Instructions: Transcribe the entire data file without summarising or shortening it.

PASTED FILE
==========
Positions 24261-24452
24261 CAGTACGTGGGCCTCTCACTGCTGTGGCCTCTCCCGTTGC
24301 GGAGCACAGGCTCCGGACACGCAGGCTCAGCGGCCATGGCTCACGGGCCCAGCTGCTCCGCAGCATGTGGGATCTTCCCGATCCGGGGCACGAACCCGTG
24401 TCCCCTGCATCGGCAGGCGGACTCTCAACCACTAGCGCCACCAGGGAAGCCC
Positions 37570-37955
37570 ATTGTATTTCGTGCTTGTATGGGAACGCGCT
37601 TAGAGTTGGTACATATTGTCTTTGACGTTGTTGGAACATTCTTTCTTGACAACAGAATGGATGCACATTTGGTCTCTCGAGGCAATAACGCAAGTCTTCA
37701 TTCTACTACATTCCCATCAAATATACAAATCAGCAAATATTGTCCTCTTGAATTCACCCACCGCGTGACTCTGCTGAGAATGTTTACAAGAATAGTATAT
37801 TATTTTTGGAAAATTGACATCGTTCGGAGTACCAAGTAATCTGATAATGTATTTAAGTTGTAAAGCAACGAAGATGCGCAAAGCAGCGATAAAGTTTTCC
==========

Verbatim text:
Positions 24261-24452
24261 CAGTACGTGGGCCTCTCACTGCTGTGGCCTCTCCCGTTGC
24301 GGAGCACAGGCTCCGGACACGCAGGCTCAGCGGCCATGGCTCACGGGCCCAGCTGCTCCGCAGCATGTGGGATCTTCCCGATCCGGGGCACGAACCCGTG
24401 TCCCCTGCATCGGCAGGCGGACTCTCAACCACTAGCGCCACCAGGGAAGCCC
Positions 37570-37955
37570 ATTGTATTTCGTGCTTGTATGGGAACGCGCT
37601 TAGAGTTGGTACATATTGTCTTTGACGTTGTTGGAACATTCTTTCTTGACAACAGAATGGATGCACATTTGGTCTCTCGAGGCAATAACGCAAGTCTTCA
37701 TTCTACTACATTCCCATCAAATATACAAATCAGCAAATATTGTCCTCTTGAATTCACCCACCGCGTGACTCTGCTGAGAATGTTTACAAGAATAGTATAT
37801 TATTTTTGGAAAATTGACATCGTTCGGAGTACCAAGTAATCTGATAATGTATTTAAGTTGTAAAGCAACGAAGATGCGCAAAGCAGCGATAAAGTTTTCC